NREL Publishes Annual PV Costs Report; Sets Benchmark for PV-Plus-Energy-Storage Costs

January 30, 2019 by Scott McMahan

The National Renewable Energy Laboratory (NREL) published the annual report tracking the costs of standalone photovoltaics as well as the cost of photovoltaics with energy storage. NREL's 2018 cost benchmarks for installed PV systems showed a continuing decline in cost for residential- and commercial-scale systems, and it revealed a slight increase in cost for utility-scale systems. A similar report established NREL's first such cost benchmarks for PV-plus-storage systems.

Continuing an annual NREL cost benchmarking work that began in 2010, the 2018 report, "U.S. Solar Photovoltaic System Cost Benchmark: Q1 2018PDF,"  showed that installed costs of PV systems fell across two of three sectors in the first quarter of 2018 from a year before. The other report, "2018 U.S. Utility-Scale Photovoltaics-Plus-Energy Storage System Cost BenchmarkPDF,"  sets NREL's first benchmark of PV-plus-storage costs.

Costs Fall for Residential and Commercial Standalone PV

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Specifically, the Q1 PV cost benchmarks declined 4.9 percent to $2.70 per watt for direct current (Wdc) of residential systems and 2.6% to $1.83 per Wdc for commercial systems. The benchmarks rose 1.9% to $1.06 per Wdc for fixed-tilt utility-scale systems, and also rose 0.9% to $1.13 per Wdc for one-axis-tracking utility-scale systems.

"Higher-voltage inverter designs, lower inverter prices, and higher module efficiencies contributed to cost reductions," said Ran Fu, who authored the report with fellow NREL researchers David Feldman, Mike Woodhouse, and Robert Margolis. On the other hand, higher module prices, higher labor wages, and higher steel prices raised costs. In the utility sector, where PV modules represent a larger portion of overall project costs, increased module prices helped to drive the slight increase in installed solar costs.

According to the report the drivers of the 4.9% decrease in residential PV costs include:

  • Higher module efficiency
  • Lower structural BOS commodity price
  • Lower electrical BOS commodity price
  • Higher labor productivity
  • Lower supply chain costs
  • Decrease in higher cost module inventory
  • Higher small installer market share
  • Lower permitting cost

However, not all of the costs of residential PV went down. The cost that went up for residential PV include:

  • Higher mixed inverter price due to higher advanced inverter adoption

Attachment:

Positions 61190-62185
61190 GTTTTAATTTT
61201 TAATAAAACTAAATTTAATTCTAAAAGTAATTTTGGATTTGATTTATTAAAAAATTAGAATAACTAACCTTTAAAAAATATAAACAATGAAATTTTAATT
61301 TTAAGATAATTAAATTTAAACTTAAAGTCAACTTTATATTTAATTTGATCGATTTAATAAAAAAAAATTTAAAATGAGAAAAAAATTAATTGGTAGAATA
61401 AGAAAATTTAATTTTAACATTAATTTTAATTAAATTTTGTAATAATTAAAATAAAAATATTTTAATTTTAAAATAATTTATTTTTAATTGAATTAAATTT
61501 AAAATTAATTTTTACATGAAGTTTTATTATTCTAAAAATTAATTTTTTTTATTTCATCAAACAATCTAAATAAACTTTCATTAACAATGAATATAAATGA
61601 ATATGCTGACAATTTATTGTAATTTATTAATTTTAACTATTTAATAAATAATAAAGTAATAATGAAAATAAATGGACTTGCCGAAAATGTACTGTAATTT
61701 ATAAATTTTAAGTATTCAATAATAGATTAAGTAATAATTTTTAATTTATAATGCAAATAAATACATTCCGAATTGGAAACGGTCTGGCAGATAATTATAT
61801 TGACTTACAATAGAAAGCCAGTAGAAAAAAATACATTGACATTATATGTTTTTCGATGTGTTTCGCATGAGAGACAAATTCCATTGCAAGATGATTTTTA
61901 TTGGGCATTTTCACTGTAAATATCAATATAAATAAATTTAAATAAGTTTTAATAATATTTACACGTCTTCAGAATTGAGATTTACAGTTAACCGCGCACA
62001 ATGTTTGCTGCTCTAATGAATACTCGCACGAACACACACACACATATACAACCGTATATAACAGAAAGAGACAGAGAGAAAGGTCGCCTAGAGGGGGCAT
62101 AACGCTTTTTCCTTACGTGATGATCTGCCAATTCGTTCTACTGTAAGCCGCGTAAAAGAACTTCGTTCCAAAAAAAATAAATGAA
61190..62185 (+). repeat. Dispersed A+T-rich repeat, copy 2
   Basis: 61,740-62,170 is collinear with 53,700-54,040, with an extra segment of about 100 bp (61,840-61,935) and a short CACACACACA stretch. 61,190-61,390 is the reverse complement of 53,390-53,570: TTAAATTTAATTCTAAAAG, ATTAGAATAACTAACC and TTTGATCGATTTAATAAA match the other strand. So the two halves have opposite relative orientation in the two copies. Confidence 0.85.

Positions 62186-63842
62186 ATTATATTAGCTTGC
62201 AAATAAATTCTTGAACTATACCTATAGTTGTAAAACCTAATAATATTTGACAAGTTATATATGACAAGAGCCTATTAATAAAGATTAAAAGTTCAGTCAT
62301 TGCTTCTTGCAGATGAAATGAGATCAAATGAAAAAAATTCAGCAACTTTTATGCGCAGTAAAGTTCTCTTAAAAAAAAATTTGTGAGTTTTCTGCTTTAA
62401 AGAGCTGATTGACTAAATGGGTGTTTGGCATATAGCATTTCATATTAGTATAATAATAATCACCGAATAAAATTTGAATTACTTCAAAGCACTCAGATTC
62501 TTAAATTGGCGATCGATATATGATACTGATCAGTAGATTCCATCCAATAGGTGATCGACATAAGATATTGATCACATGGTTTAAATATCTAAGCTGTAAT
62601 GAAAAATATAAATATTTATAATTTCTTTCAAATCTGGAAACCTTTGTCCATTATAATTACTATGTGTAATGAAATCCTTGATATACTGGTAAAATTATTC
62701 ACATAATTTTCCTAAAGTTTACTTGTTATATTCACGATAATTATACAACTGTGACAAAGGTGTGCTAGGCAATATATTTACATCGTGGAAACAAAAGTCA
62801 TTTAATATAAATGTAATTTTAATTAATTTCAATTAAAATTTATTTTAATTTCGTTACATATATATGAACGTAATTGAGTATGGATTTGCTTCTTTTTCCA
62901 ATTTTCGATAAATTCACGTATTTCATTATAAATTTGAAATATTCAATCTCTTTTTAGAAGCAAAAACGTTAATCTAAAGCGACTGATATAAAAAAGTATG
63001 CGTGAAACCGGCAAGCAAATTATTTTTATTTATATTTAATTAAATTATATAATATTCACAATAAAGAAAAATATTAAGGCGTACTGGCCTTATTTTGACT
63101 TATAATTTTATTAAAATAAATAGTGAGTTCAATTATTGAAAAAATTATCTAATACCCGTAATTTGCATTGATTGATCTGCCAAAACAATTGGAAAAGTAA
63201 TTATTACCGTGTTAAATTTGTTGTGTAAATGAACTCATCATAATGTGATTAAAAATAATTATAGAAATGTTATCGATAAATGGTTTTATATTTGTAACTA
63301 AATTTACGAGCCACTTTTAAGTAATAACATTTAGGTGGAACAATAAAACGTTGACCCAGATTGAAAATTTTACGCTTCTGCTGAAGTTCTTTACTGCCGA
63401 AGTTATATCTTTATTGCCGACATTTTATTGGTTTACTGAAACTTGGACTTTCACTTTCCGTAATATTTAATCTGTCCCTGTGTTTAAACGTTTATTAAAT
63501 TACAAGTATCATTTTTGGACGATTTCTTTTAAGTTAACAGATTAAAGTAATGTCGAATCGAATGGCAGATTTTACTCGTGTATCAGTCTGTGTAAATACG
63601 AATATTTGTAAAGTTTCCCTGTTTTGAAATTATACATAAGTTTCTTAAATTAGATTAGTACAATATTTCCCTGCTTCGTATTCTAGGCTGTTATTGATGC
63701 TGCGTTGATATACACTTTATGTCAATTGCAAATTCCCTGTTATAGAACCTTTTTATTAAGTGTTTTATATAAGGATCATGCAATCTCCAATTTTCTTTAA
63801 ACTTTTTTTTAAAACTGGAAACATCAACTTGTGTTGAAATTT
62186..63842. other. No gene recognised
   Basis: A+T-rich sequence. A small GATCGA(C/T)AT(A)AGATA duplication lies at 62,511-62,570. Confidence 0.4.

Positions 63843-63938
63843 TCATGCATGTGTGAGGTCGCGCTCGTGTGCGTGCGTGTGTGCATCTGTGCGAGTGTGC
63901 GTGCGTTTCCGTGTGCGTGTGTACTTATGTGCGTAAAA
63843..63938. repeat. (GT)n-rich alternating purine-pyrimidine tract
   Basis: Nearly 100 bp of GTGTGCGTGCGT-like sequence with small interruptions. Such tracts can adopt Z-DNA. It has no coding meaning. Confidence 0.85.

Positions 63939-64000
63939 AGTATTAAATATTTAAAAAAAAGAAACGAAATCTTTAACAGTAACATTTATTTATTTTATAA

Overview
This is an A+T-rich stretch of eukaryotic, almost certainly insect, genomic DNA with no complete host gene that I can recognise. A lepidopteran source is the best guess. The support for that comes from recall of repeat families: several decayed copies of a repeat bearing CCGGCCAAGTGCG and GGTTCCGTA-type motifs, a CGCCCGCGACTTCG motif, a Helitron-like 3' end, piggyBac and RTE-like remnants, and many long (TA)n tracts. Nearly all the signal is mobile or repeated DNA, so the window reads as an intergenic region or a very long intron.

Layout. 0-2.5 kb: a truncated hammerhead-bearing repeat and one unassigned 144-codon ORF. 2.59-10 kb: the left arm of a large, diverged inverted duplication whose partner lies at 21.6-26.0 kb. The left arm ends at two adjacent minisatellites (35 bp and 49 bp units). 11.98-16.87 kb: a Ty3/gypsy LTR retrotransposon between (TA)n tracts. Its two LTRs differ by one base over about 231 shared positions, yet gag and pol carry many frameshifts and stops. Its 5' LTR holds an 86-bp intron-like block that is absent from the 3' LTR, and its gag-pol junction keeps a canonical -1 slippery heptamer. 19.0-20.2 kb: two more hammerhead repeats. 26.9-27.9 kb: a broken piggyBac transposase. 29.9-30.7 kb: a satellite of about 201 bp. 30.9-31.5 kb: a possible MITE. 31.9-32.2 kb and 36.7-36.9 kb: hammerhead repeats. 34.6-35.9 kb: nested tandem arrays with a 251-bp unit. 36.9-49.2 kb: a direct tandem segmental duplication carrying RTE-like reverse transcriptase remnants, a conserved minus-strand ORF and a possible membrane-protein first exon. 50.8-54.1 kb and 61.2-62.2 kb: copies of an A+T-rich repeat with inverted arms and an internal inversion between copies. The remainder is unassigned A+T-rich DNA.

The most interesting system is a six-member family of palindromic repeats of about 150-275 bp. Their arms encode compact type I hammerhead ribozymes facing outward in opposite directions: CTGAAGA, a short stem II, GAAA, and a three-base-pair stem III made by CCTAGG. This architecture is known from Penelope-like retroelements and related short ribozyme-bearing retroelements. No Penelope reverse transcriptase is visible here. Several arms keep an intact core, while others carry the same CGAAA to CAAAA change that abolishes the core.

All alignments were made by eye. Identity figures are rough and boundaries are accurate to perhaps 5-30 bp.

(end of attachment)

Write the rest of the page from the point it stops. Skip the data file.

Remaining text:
• Higher module price
  • Higher labor wages

For commercial PV, the drivers of the 2.6% lower costs included:

  • Lower inverter price
  • Higher module efficiency
  • Smaller developer team
  • Lower permitting and interconnection costs

On the other hand, some factors added to commercial PV costs such as:

  • Higher module price
  • Higher labor wages

New Benchmark Established for Battery Storage Costs

Fu and Margolis, along with fellow NREL researcher Timothy Remo, authored a companion report that gives NREL's first cost benchmarking of energy storage and PV-plus-storage systems. The report, "2018 U.S. Utility-Scale Photovoltaics-Plus-Energy Storage System Cost Benchmark" models the costs of several standalone lithium-ion storage and PV-plus-storage system configurations.

For a standalone storage system, assuming a constant battery price of $209 per kilowatt-hour (kWh), the installed system costs vary from $380 per kWh for a four-hour battery system to $895/kWh for a 30-minute battery system.

While historically, the majority of PV-plus-storage systems have installed PV and storage systems in separate locations, the report found that co-locating the PV and storage subsystems reduces costs.

These costs can include those related to labor, hardware, site preparation, land acquisition, permitting, and interconnection.

The report indicates that the 0.9% increase in one-axis tracking utility-scale PV system costs were driven by the following increased costs:

  • Higher module price
  • Higher labor wages
  • Higher steel prices

The factors that contributed to lower costs for one-axis tracking utility-scale PV included:

  • Lower inverter price
  • Higher module efficiency
  • Optimized design coefficients for wind loads
  • 1,500 Vdc to replace 1,000 Vdc
  • Lower developer overhead

Both reports and their models can be used to estimate the potential for future cost-reduction for PV and PV-plus-storage systems, helping to guide research and track costs. These reports were funded by the U.S. Department of Energy Solar Energy Technologies Office.